A piece of material, usually leather or paper, on which the title or some other identifying lettering is impressed or written, typically placed on the spine but also on the front cover and occasionally elsewhere. Many multi-volume works in the hand-binding area have two labels. The label with the title or author’s name is the lettering-piece; the label with the volume number is the numbering-piece.
The text of a piece of printing from ordinary type, distinguished from illustrations, etc. So a letterpress title is the printed title, whereas an engraved or lithographic title is typically an illustrated page incorporating the title of the book, often in abbreviated form, produced by intaglio or lithographic printing.
A cloth binding, not the original publisher’s binding, into which the book has been rebound for use in a private or public library; therefore typically a utilitarian binding of no great distinction or ornamentation.
The page on which the publisher has noted the total number of copies printed of this edition. A regular feature in French books (justification de tirage), the limitation page is mainly confined in English books to signed limited editions, where the limitation page will usually have the copy number added, either in manuscript or stamped, and the signature of the author, artist and/or publisher.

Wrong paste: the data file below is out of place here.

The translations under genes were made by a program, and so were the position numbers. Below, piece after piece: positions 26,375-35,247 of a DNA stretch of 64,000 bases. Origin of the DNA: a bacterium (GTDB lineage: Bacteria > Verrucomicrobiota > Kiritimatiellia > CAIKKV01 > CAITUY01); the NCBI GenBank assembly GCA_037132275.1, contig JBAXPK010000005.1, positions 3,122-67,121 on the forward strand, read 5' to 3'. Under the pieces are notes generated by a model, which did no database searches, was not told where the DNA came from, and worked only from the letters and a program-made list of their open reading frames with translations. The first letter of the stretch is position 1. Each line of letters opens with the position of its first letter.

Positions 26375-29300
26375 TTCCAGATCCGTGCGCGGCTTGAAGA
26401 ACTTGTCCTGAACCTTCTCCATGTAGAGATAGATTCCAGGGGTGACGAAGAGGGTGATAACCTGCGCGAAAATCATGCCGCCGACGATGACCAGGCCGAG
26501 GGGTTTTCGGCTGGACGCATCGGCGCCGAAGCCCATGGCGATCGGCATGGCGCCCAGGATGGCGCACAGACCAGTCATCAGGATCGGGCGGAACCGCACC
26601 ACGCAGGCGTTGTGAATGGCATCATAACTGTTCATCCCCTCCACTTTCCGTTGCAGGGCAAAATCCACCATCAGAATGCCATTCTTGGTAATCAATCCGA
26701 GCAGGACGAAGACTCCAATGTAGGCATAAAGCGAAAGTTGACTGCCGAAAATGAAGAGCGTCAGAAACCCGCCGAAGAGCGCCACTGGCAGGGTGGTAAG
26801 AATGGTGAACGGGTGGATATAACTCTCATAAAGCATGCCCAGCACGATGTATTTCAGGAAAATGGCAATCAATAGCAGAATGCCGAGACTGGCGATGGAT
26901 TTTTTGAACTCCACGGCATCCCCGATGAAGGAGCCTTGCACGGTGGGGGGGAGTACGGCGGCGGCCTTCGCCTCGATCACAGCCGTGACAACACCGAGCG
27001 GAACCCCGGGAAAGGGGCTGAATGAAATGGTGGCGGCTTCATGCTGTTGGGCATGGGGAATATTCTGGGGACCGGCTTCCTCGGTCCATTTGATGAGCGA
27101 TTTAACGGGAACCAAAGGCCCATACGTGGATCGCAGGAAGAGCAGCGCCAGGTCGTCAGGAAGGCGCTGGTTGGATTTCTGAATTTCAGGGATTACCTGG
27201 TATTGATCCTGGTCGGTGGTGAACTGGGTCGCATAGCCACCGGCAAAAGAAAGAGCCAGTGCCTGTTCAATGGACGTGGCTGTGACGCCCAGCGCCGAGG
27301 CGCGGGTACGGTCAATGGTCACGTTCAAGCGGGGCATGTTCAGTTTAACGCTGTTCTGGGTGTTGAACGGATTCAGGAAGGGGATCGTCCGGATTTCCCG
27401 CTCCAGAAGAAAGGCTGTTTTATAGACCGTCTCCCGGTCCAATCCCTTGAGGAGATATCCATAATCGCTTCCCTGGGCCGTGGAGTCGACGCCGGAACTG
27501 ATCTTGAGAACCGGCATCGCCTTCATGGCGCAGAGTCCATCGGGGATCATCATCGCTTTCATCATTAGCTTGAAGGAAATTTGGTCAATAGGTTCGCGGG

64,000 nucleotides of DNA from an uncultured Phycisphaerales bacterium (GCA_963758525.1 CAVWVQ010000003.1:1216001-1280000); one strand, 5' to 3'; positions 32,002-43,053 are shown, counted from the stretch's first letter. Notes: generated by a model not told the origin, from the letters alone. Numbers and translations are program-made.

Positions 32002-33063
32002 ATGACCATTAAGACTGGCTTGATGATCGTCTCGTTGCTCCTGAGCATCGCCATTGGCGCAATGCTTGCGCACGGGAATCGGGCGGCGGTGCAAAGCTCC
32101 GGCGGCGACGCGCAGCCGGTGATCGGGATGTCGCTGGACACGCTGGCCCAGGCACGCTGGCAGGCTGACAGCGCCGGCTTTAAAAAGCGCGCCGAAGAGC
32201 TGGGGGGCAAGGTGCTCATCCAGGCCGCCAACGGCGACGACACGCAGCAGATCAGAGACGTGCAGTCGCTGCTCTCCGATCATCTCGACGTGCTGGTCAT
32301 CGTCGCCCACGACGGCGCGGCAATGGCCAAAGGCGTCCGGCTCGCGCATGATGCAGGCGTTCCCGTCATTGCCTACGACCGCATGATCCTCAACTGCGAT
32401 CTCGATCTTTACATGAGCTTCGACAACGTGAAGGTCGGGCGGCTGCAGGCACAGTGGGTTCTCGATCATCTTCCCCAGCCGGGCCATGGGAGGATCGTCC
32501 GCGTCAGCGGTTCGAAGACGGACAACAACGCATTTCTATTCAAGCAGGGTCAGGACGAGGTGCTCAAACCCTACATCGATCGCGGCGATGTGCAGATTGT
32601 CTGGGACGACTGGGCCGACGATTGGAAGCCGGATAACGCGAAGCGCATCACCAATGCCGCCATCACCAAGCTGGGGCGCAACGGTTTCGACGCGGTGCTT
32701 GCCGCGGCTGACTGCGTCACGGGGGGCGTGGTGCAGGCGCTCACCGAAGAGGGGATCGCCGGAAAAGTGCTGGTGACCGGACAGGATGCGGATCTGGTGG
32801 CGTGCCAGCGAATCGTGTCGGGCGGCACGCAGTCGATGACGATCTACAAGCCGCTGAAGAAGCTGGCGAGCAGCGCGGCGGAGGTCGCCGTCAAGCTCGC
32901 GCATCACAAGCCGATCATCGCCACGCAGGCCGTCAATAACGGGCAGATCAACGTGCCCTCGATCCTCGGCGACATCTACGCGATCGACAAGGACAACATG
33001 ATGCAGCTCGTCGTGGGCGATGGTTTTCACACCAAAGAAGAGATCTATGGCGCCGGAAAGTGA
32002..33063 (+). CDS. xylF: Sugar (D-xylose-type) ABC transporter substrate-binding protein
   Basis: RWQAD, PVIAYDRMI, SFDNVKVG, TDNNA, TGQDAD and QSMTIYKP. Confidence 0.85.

An illustration produced by the technique of lithography, invented in 1796 by Alois Senefelder of Munich (1771–1833), essentially involving the drawing, design, or writing being done on a special kind of stone, so that impressions in ink can be taken from it. This was developed into a planographic printing process using metal or plastic plates with a sensitized coating on which the matter to be printed is fixed chemically, before the non-printing areas of the plates are damped and the remainder printed with greasy inks on flat-bed or cylinder presses.